How Baseball Stars Are Getting an Edge From Video Games

A digitally-rendered Eric Hosmer takes a few cuts in baseball's latest sim, MLB 15: The Show. (Credit: Playstation)
A digitally-rendered Eric Hosmer takes a few cuts in baseball's latest sim, MLB 15: The Show. (Credit: Playstation)

The official start of baseball season remains several excruciating days away for fans, so the release of MLB 15: The Show could not have come at a better time. Embrace the new tradition: the latest baseball sim finally in your hands while they’re clammy and feverish with thoughts of Opening Day. Sony is very aware of the timing. Filling those days is crucial. If there is anyone who knows and understands, it’s Kansas City first baseman Eric Hosmer.

Hosmer is in his fifth season with the reigning AL Champions, but he’s a rookie member of the The Show‘s development team. He’s also a known gaming aficionado, a bat-in-one-hand-controller-in-the-other type who sees his hobby as part of the regimen that keeps him sharp in the off season. He doesn’t make assertions lightly. The Gold Glove winner tells us how far Sony is going – even further than last year – to get it right.

The game is shipping, so I assume we’re past the glue-stuff-to-your-face phase.
Yeah, we had the filming day before Spring Training. We did a few angles in the dugout and the locker room, but the cooler part was later in the day. We went to a barber shop and my haircut (the “side mohawk” everyone calls it in Kansas City) they called it “The Hoz” and gave the cut to some young fans. That was really fun.

As a rookie game developer what’s been the toughest thing to get used to?
This was my first time, so I was open to everything and just really enjoyed the whole experience. From my end, it wasn’t hard to do.

How did Sony pick you to work on the project this year?
Through my agent, but I jumped at the chance. I love gaming in the off-season. Going home, you’re on a different work schedule than most people you hang out with. For me it’s video games, so working on The Show was a no brainer.

But the way you’ve talked about training as a kid, you could not have had time to play video games.
When you’re a kid on school nights and you can’t do much, you play games. It was like the off-season now: You wake up, do what you gotta do, and by the time you’re done, you’re exhausted and you want to get off your feet. And playing online keeps you in a competitive mindset all the time.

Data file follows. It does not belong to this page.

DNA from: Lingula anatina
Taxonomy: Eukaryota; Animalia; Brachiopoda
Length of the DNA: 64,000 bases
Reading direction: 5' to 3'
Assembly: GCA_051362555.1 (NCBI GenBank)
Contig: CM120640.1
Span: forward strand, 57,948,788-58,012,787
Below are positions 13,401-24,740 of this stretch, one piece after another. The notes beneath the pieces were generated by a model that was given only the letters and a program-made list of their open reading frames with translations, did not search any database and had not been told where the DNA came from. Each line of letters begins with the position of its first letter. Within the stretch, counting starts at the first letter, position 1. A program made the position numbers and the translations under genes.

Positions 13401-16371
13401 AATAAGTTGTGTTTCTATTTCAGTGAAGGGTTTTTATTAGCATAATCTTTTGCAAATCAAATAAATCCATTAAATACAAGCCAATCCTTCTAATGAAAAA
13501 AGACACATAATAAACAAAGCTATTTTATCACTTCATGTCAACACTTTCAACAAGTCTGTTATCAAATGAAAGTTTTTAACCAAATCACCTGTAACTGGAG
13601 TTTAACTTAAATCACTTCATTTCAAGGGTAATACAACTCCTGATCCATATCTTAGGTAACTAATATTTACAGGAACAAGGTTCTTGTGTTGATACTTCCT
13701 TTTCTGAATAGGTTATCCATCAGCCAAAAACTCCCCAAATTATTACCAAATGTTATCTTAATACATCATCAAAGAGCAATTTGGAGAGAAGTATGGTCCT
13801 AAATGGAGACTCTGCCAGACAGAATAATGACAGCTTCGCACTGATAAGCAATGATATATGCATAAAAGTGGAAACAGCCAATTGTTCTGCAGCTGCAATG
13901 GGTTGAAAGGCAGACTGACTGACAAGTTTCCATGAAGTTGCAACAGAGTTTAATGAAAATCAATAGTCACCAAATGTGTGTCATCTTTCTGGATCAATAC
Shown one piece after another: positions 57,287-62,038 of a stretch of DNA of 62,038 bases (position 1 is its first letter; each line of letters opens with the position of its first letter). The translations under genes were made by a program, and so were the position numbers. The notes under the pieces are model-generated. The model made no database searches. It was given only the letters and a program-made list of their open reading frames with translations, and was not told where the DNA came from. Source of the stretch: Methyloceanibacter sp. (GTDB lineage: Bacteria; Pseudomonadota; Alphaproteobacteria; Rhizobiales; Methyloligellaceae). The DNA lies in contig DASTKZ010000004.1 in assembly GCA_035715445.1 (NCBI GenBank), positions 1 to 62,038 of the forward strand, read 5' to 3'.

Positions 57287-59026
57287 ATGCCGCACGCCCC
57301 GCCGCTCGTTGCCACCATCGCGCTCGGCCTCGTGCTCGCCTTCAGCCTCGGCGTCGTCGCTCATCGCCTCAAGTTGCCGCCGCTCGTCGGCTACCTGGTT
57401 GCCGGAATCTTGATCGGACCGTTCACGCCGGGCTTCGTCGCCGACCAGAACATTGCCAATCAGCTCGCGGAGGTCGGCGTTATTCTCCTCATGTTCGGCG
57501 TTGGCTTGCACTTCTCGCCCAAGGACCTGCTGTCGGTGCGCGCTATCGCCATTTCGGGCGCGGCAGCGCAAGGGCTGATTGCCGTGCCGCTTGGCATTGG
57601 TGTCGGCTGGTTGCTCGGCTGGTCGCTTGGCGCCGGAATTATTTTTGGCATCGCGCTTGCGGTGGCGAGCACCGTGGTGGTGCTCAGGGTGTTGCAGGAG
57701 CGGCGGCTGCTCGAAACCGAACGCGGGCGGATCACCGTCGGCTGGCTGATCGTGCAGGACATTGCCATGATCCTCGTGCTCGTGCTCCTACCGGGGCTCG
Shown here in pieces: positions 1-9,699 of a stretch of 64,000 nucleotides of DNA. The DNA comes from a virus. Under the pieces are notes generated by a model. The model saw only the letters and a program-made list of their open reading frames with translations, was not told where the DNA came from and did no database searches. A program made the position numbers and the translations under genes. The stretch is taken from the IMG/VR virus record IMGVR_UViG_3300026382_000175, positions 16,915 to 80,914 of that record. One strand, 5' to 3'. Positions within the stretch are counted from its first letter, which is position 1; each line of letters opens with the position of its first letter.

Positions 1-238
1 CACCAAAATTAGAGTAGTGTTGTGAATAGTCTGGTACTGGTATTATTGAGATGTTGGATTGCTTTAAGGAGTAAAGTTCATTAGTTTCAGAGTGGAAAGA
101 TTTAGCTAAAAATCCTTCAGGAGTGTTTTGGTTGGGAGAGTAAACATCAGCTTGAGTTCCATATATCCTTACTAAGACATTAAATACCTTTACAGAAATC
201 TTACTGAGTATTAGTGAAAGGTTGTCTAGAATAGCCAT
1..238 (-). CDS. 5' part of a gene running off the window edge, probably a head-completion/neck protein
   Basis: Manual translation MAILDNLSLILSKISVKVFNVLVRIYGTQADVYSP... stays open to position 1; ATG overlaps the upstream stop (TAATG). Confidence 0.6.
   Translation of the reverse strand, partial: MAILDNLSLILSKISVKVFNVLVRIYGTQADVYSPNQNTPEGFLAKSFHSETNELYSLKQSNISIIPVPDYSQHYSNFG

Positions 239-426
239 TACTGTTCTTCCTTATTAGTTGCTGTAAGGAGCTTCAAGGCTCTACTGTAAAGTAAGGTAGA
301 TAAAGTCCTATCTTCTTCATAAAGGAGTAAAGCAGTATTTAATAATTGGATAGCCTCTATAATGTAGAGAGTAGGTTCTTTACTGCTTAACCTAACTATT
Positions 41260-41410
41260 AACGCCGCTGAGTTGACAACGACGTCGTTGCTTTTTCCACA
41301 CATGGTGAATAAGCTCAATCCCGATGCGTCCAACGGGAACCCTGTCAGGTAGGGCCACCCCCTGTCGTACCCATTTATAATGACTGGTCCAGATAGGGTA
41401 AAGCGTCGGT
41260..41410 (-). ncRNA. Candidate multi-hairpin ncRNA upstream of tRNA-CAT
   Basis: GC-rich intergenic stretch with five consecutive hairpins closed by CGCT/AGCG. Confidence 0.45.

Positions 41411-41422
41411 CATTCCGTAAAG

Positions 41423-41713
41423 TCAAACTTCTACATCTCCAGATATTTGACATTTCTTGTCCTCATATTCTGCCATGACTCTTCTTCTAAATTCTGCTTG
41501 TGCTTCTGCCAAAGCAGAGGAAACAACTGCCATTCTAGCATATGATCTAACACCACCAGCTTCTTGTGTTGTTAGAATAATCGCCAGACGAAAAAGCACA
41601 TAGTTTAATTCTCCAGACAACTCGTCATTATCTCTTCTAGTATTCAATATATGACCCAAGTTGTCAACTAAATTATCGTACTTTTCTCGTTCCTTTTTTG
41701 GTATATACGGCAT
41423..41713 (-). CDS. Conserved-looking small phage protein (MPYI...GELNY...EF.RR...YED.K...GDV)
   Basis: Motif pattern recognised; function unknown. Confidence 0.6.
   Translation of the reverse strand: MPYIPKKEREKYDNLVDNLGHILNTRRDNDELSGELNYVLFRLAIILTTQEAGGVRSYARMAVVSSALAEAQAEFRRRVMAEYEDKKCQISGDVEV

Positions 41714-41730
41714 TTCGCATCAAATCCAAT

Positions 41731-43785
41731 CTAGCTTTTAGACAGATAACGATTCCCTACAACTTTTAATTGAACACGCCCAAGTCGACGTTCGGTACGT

So it’s possible to do something other than mainlining Mountain Dew between gaming sessions?
[Laughs.] You sound okay to me.

In the event you’ve played enough baseball during that you don’t want to continue at home, what’s the go-to game?
NBA Live, Madden, but the big game for me is Call of Duty. That’s what everyone’s playing to kill time.

You watch a lot of playback in training, but having a fully-rendered abstract of your swing and your movement is a big perk. Shouldn’t more players be jumping at the chance to take part in this stuff?
No question. There’s this “Road to the Show” feature [in the game] where you pick your batting stance. You get to see what your stance looks like from a different angle and it really helps you focus on things you might not notice during a real game. Your hand placement, things you’re doing when you’re loading, really it’s so spot-on it’s like watching yourself.

Were there specific things that caught you out, watching the playback from your sessions?
A game designer asked me about my batting stance, and when he went to the general setting it was spot-on. It has like the perfect swing. You gotta think about it: They’re working with professionals and know what a perfect swing is. When you compare that to your own it can really help you out.

Was it encouraging to see the commitment to detail? Did it meet expectations?
Yeah, and if people have never played it before and walk into the room, they think it’s a real game going on TV. And you get to play against some of the legends of the game. Just being around [Royals legend] George Brett all the time, and how competitive he is, we’re always actually joking about him going against our bullpen or the big three. That’s cool to see. That’s a matchup people in Kansas City will want to see.

I think there’s some misconception with pro feedback and consultation. Were they tasking you with actually imitating swings or postures of other players? What was going on today?
No, one of the new features is licensed gear: using the Rawlings gloves and the Nike cleats, the endorsement factor is in there now. Most of the questions were about arm sleeves and wrist tape. That’s how spot-on they’re getting. I just wear that long sleeve down my left arm and the Lizard Skin grips in neon, all those little details that make it hard to tell that it’s a video game.

Is this all just unique to the pro roster, or can I mess with this stuff at this level making a player?
Yeah! And a lot of players are superstitious and have the beards going now.

Yeah all you guys are keeping Sony on their toes because long hair is a guaranteed nightmare.
[Laughs.] Yeah it is. And you’ve got guys, myself included, with some crazy haircuts. In 2011, the Royals vets made the rookies get mohawks and it stuck with me. It blew up a little during the playoffs and I guess I have no choice but to keep it.

People can hate on the hair, but no one playing The Show is gonna have to squint to know that it’s you at the plate.
Exactly. They can keep hatin’.

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